Wednesday, February 1, 2017

Managed Wildfires a Mixed Success - Suggests Managers Need to Accept Short-Term Risk for Long-Term Restoration Benefits

Coconino National Forest.  Photo: Tom Brown, USFS
The American Southwest is no stranger to managed fire.  We've highlighted many successes in Arizona and New Mexico in the past few years where unplanned ignitions have given fire managers ripe opportunities to take advantage of "the right conditions" to allow fire to achieve forest restoration goals.  

Scientists at Northern Arizona University's Ecological Restoration Institute examined how well these “managed wildfires” restore healthy, historic conditions to ponderosa pine forests. Their study focused on ten large burn areas on the Coconino and Kaibab National Forests and found that moderate-severity fires met two-thirds (67%) of the restoration goals (restoring tree density and canopy cover to historic conditions) while low-severity fires were not as effective, yet dominated the burn areas.  Overall, effectiveness of resource objective fires for meeting restoration objectives was 42%.  

Results suggested that effectiveness may be increased by managing for proportionally more moderate burn severity on these landscapes.  For this, managers will be required to accept greater risk in terms of escaped fires and high-severity fire, which, in turn, will necessitate increasing public awareness of the potential benefits and limitations of managing wildfires for restoring ponderosa pine ecosystems.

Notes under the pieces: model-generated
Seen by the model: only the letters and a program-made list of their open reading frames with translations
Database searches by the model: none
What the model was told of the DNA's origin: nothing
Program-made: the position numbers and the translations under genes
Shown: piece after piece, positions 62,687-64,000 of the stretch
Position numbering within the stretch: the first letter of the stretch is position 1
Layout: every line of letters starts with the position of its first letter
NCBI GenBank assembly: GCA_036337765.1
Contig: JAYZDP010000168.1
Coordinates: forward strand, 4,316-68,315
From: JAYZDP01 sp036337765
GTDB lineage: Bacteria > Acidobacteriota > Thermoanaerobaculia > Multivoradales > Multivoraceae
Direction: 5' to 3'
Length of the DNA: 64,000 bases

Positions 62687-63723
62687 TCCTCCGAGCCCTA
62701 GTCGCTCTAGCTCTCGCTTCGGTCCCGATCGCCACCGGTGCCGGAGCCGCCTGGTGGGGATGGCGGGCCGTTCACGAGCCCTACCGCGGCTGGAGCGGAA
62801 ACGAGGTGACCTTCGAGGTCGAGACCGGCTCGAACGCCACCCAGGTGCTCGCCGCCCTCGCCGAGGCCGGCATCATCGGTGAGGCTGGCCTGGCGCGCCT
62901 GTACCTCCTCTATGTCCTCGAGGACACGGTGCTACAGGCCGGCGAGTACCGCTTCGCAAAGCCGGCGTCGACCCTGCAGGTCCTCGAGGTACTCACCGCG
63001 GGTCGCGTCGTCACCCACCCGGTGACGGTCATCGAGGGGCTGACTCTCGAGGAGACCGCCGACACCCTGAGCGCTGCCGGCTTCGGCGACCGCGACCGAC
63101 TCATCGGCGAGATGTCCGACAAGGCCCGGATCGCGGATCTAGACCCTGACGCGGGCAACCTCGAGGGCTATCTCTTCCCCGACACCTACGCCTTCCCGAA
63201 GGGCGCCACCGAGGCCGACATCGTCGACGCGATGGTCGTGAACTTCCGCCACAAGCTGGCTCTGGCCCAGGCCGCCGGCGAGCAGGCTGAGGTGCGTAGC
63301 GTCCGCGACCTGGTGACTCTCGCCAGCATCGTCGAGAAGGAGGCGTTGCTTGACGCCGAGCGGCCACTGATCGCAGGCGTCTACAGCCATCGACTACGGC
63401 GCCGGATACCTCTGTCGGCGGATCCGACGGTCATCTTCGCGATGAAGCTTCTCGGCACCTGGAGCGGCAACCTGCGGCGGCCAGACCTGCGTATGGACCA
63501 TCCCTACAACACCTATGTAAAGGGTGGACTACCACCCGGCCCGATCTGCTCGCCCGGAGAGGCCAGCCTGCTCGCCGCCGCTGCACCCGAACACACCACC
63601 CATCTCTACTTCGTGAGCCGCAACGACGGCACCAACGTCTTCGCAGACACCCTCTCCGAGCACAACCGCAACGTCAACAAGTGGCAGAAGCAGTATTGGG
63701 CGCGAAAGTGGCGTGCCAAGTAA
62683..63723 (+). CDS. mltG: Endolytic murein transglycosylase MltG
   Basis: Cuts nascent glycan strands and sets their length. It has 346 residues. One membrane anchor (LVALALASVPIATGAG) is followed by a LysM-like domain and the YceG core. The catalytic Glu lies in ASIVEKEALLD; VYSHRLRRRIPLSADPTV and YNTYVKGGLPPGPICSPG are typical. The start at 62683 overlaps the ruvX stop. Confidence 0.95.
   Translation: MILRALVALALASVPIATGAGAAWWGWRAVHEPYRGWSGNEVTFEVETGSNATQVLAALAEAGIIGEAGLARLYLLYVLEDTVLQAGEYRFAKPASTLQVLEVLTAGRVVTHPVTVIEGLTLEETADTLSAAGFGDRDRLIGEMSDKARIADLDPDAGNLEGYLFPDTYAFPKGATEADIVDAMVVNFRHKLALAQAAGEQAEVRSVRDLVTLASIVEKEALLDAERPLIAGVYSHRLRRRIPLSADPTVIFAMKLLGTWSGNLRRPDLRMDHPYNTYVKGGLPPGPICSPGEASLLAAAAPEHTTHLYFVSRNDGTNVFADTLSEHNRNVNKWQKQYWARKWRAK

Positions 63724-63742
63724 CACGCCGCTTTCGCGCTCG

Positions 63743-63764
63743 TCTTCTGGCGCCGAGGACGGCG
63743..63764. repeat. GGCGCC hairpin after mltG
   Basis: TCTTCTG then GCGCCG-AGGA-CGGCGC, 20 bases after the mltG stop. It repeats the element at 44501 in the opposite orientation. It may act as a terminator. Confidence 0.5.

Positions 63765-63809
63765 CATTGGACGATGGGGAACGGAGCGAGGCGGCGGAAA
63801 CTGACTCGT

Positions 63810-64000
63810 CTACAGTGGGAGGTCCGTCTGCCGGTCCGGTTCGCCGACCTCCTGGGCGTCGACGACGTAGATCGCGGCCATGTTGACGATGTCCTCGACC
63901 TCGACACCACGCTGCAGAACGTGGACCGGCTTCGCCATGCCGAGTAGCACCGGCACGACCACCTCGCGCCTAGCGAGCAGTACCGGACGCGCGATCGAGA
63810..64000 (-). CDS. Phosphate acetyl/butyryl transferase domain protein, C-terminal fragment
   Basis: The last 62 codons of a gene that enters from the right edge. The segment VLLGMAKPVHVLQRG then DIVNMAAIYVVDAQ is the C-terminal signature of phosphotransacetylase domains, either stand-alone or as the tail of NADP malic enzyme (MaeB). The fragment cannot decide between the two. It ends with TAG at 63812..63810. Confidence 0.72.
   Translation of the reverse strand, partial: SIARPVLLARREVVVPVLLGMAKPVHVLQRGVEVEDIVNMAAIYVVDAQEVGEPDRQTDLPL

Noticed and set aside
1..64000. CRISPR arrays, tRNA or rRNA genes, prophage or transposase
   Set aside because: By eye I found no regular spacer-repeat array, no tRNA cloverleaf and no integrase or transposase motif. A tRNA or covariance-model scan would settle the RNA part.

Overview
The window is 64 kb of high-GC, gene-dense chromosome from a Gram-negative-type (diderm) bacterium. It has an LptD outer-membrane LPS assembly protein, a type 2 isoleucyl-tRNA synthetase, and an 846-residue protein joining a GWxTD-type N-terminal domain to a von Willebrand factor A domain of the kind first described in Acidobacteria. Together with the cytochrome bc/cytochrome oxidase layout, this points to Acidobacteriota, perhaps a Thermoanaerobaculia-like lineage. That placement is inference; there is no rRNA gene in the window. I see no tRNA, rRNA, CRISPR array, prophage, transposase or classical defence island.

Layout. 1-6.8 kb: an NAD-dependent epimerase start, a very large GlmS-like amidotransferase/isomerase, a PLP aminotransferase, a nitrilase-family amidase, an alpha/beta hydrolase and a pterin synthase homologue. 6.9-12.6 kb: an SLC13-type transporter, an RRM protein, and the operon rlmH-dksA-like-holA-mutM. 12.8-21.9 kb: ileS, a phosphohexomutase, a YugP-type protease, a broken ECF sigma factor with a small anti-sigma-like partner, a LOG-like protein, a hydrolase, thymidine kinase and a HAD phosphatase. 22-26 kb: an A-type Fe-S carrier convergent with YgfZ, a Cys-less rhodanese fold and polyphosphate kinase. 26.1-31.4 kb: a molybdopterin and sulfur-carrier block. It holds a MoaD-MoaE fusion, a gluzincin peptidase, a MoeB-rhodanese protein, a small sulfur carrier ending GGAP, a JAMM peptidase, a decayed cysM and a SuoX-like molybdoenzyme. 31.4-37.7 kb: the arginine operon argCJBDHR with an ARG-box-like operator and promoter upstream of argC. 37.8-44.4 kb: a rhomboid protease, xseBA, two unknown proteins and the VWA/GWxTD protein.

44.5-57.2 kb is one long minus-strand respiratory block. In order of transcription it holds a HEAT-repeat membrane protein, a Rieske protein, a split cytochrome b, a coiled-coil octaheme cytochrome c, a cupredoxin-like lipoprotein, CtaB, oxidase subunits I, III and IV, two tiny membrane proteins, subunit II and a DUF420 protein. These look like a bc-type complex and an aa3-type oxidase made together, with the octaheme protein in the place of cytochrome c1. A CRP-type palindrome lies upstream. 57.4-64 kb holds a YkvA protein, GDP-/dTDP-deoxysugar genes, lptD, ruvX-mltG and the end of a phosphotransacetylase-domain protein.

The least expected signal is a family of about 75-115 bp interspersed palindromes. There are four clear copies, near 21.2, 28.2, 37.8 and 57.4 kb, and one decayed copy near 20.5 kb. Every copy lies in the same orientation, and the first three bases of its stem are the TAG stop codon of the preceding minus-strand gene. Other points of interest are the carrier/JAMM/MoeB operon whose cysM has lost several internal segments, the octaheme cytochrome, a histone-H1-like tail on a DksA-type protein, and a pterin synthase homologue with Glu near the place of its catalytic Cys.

The Cohesive Strategy set three overall goals: Resilient Landscapes, Fire Adapted Communities and a Safe, Effective, Risk-Based Wildfire Response. Goal setting was not the end of the strategy however.  It also recognizes that the pathway to achieving those goals, although not easy or simple, must be paved with three necessary assumptions:

  1. Acceptance of increased short-term risk. Significantly reducing fuels across broad landscapes will require expanded use of wildland fire to achieve management objectives. Using fire as a tool carries inherent risks that must be considered in the short-term to achieve longer-term benefits.
  2. Prioritization of investments and resources. Reducing risk will require that existing resources are used more efficiently. This may require a reallocation of resources across agencies, geographical areas or program areas. 
  3. Greater collective investment. Even with greater efficiency and acceptance of short-term risk, current levels of investment may be inadequate to achieve the levels of risk reduction desired. All those who have a stake in the outcome, from individual property owners to federal, state, Tribal and local governments, must share the costs and level of effort necessary to redeem responsibilities for reducing the costs posed by wildfire. 

Read more here. And read the highlights from the study here.  

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